Abe’re preschool orientation was a few weeks ago. We walked in and the first thing I saw was the bounce house. So many germs. The second thing I saw was the buffet. A big Jewish buffet. So many carbs.
If I had a xanax I would have taken one.
Abe immediately climbed into the bounce house, out, then back in, then back out again. He never really went inside, just climbed in and out. I considered letting the Bounce House Bouncer know that Abe was special and would probably never be like other boys and girls, but I stopped myself when I considered how very convincing I can be.
I swallowed my organic pride and made a huge plate of food, all things he never gets to eat at home, and proudly presented it to Abe on his way back out of the bounce house. The prince ate cereal, cereal bar, cinnamon bun, bagel with cream cheese, and fruit. It was a gluten-free mom’s worst nightmare.
The next morning was his first day of school and he woke up with a weird little rash on his chin. I thought nothing of it and figured if it hadn’t gone away that afternoon I’d think about worrying.
That afternoon, it had not gone away. It was exponentially worse. And it was on his legs and arms now, too. My mom was in town and she validated my fear. This was something to worry about.
We got home and I checked his temperature. 100.3. THIS IS DIRE.
I began inspecting his bumps and splotches more closely and announced, “CHICKEN POX. HE HAS CHICKEN POX.”
“OH MY GOD,” my mother shrieked.
“I know, Mother! CHICKEN POX! AND NOW WE’RE ALL GOING TO DIE.”
“Didn’t he have a vaccine for chicken pox?” my husband asked.
Oh yeah. Damn.
So I took to my Google Doctorate in Pediatrics Degree and started sifting through pages and pages of rashes. It sort of looked like Impetigo, or maybe Psoriasis? Oh please God, no, not the heartbreak of Psoriasis. Then, I saw it…
HAND, FOOT AND MOUTH. HE HAS HAND, FOOT, AND MOUTH DISEASE.
Every picture looked EXACTLY like the bumps he had all over his body. Now, granted, they were in the complete wrong areas of the body for a positive HF&M diagnosis, but no matter. I have a doctorate. I know what I’m talking about.
I called the pediatrician the next morning because, for whatever reason, my degree didn’t come with a prescription pad.
“Was he around a lot of other children recently?” the nurse asked.
(HUGE GASP) “YES! HE WAS! AT SCHOOL!”
“Well, it’s certainly possible. Hand, foot, and mouth is very contagious. Probably best to bring him in.”
“Yes, of course I will. It only seems best to get a second opinion after my very well-educated fifth diagnosis, just after Melanoma.”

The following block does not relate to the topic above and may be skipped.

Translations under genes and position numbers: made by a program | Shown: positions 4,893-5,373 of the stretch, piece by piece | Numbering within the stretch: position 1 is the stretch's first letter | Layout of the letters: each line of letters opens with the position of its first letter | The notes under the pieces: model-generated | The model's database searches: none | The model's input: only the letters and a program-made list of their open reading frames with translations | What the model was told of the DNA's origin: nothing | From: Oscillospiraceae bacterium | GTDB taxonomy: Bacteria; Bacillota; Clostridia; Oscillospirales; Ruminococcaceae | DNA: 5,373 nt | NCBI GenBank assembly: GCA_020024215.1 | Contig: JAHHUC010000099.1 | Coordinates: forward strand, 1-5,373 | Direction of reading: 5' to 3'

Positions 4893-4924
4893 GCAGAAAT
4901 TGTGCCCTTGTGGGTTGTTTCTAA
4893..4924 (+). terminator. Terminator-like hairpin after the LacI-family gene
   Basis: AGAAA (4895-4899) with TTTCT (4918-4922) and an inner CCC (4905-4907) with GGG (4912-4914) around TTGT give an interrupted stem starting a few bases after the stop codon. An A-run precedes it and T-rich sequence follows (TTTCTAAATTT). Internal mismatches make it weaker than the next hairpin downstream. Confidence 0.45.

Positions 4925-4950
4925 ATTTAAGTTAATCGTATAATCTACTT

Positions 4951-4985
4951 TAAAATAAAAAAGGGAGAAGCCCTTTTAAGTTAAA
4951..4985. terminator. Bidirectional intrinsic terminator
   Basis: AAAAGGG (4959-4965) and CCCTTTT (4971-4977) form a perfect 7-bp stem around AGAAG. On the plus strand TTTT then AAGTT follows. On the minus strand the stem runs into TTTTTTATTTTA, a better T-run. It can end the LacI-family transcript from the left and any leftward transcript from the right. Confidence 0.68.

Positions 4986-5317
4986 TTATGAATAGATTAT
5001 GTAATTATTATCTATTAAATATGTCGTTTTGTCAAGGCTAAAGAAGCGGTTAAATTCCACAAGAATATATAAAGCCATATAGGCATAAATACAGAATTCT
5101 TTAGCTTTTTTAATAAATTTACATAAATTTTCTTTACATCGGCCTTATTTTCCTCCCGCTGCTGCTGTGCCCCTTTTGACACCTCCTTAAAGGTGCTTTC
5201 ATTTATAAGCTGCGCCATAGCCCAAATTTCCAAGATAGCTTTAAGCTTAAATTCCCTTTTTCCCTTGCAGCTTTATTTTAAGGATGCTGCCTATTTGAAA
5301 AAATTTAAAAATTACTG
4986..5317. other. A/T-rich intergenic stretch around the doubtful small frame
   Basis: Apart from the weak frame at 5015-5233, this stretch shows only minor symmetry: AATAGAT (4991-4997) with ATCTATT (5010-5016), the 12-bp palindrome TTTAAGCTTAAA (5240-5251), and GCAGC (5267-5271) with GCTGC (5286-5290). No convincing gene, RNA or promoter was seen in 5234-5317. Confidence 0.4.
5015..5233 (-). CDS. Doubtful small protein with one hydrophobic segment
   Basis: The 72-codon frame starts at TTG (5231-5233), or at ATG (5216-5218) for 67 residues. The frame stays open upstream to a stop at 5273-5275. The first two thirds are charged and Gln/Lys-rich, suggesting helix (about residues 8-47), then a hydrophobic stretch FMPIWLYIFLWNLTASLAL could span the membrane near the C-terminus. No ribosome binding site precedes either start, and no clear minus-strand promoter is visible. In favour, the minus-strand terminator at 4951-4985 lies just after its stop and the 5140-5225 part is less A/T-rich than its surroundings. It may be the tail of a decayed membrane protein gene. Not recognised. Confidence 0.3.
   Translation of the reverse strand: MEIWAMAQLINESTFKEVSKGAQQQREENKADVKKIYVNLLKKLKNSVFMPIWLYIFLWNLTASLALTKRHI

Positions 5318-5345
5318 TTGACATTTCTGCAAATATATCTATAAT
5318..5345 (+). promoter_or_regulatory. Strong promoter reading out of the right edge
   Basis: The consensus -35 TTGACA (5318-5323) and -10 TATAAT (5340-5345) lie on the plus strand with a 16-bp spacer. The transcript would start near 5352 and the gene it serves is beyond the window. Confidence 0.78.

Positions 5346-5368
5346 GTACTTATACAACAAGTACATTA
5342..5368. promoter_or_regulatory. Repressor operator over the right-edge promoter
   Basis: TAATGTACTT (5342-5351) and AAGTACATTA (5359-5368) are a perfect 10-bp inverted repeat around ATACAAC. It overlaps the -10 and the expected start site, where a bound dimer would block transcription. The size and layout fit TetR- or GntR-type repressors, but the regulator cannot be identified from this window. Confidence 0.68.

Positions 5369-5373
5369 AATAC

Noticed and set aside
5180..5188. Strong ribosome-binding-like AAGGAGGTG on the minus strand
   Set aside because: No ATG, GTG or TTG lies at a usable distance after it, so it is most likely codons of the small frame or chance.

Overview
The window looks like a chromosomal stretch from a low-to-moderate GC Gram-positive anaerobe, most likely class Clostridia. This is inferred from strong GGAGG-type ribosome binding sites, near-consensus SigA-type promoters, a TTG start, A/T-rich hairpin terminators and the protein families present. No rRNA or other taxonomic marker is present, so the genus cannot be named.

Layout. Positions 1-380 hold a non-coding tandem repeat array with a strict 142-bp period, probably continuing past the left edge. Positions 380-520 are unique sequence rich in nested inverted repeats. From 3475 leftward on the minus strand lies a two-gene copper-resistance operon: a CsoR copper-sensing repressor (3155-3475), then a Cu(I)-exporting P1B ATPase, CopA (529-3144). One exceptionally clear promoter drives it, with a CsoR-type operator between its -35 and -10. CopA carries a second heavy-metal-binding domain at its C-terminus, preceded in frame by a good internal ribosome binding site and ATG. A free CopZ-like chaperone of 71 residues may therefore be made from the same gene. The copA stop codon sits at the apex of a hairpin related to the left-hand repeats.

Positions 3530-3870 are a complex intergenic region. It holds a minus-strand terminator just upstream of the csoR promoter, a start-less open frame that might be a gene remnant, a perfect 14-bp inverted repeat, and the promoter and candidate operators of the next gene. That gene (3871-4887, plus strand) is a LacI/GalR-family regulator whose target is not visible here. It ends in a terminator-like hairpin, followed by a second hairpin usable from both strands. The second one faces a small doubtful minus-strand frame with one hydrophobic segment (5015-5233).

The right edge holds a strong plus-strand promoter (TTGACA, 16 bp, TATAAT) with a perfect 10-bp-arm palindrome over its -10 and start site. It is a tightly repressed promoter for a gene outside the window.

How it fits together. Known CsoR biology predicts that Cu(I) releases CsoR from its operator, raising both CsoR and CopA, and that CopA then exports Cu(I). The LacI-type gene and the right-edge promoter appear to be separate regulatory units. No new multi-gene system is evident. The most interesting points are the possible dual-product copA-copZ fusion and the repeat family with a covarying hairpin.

We made it to the doctor’s office and we had to sit in the sick room. This feels like the room for failed mothers. We all just stare at the well-baby room where moms are sitting pretty, all happy with their healthy babies. Oh, we’re just here for PREVENTATIVE care which is why our babies never get sick. You stay over there where the other failure moms hang out with their sick babies. Failure mothers.
After waiting an amount of time only someone without children would make someone with children wait, the doctor finally saw us. She asked me a bunch of questions and I nodded knowingly as I answered. It’s hand, foot, and mouth. I Googled it.
“This actually looks more like an allergic reaction to something. It’s systemic, all over. Has he eaten anything recently that’s out of the ordinary?” she asked me.
Oh God. The Jewish buffet.
“Um, yes, I mean, it’s possible. He’s in school now,” I answered sheepishly.
“Has he ever had an allergic reaction to food?”
“When he was young once he got a mild rash from some cinnamon I put in his…” (HUGE GASP) “CINNAMON!”
“Oh, did he eat cinnamon in something recently? Like on some sweet potatoes?”
“Um. Yes. Yes he did. It was…it was on sweet potatoes, right.”
“I’m guessing that’s what this is. It will clear up on it’s own. If he’s not uncomfortable, I would just keep him lotioned up. You’ll see improvement within a few days.”
“Ok. Yeah. Thank you. And no more of that cinnamon in his sweet potatoes, amiright, doc?!”
Not what Hand, Foot, and Mouth Disease looks like.
Horrified that all that research was for nothing, I brought my little dot-covered son home and covered him in coconut oil. He was fine within a day. And just so you know, hand, foot and mouth disease actually only exists on the hands, feet, and in the mouth. I know, I know. I wouldn’t have guessed that either…